Lynn Holton, a spokeswoman for the California Supreme Court, said she expects the court to rule as early as this week on a lawsuit that seeks to invalidate Proposition 8 – the recently-passed constitutional amendment that yanks back the right of gays and lesbians to marry in California.

Pro-gay rights groups filed the motion on Wednesday, the day after the election, arguing that Prop 8 is invalid because it alters the constitution's “core commitment to equality for everyone by eliminating a fundamental right from just one group, lesbian and gay Californians.”

To make such a radial change to the constitution would require the approval of the legislature first, the pro-gay rights groups say.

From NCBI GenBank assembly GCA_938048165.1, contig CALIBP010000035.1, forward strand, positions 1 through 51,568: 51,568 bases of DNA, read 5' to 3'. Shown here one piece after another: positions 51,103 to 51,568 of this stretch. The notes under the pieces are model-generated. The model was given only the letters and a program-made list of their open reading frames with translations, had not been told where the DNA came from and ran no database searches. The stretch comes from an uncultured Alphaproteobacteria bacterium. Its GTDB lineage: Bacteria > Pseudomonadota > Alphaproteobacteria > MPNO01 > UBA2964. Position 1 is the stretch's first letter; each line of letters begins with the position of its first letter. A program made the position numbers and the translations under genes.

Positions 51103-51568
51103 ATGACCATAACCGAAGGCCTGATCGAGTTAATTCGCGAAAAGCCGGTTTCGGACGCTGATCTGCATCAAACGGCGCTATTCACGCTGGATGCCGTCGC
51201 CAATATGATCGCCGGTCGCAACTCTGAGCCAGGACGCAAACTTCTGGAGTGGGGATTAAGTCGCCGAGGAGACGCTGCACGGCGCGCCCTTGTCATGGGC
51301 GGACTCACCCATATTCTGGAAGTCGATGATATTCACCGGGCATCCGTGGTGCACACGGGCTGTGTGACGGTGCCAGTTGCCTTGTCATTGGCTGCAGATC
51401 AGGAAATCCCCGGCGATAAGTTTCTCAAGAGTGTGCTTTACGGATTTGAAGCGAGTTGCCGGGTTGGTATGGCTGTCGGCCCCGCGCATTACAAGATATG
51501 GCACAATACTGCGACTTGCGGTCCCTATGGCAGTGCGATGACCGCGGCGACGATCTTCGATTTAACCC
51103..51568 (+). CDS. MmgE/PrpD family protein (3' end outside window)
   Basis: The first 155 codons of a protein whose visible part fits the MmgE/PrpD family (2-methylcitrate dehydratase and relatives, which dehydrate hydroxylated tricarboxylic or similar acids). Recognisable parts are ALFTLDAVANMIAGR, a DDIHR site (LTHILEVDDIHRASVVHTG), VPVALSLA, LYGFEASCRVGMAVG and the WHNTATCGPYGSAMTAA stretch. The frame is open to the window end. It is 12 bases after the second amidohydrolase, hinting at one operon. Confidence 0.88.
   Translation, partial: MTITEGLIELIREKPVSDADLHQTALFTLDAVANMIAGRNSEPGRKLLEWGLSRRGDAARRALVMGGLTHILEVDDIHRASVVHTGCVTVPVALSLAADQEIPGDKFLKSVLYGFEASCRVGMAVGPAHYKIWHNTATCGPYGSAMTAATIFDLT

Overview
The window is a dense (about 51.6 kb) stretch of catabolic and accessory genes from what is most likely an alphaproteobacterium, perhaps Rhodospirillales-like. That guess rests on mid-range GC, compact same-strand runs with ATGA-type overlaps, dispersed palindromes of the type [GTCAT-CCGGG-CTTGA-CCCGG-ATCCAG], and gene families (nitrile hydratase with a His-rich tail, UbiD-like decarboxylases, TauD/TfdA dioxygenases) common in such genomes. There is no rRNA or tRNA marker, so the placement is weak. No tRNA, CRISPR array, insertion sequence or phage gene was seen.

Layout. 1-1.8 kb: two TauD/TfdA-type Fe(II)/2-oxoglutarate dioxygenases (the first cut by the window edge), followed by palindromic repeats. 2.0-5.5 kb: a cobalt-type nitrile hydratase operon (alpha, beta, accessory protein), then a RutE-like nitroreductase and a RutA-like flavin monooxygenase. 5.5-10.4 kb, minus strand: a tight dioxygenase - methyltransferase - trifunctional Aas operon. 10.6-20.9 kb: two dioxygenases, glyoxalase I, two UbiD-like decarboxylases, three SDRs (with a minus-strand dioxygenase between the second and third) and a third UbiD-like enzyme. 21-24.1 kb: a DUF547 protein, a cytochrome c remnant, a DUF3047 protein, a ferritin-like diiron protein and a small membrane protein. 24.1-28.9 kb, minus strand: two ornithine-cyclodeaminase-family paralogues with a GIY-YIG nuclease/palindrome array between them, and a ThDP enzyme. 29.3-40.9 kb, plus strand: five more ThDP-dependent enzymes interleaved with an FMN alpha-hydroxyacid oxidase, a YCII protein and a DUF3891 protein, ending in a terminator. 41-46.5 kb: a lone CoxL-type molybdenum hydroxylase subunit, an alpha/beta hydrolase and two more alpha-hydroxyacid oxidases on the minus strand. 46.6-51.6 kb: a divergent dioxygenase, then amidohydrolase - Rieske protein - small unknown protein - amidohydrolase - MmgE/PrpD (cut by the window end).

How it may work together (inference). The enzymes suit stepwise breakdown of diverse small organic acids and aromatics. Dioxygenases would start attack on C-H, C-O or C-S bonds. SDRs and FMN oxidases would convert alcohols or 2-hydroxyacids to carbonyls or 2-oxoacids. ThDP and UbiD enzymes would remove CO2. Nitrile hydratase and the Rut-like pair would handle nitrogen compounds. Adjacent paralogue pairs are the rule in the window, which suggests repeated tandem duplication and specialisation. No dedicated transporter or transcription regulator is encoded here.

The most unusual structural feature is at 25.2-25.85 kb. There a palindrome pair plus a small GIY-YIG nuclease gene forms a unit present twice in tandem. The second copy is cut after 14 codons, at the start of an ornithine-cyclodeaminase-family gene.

More than one-third of California's lawmakers – including Assembly Speaker Karen Bass, Senate President pro Tem Don Perata, and incoming Senate President pro Tem Darrell Steinberg – agree that Prop 8 used an improper vehicle, the ballot box, to amend the constitution to ban gay marriage, reports The Associated Press.

In a friend-of-the-court brief in support of the lawsuit, forty-four members of the California Legislature said they believed the gay marriage ban should be reversed.

And over the weekend, California Governor Arnold Schwarzenegger came out swinging in favor of gay activists who have been protesting the gay marriage ban in the streets of California since Wednesday.

“It's unfortunate, obviously, but it's not the end,” Schwarzenegger said in a CNN interview. “I think that we will again maybe undo that, if the court is willing to do that, and then move forward from there and again lead in that area.”

Using his own weight lifting experience, the governor said: “I learned that you should never, ever give up ... They should never give up. They should be on it and on it until they get it done.”

Gay marriage foes have called the lawsuit “frivolous” and “an insult to voters.”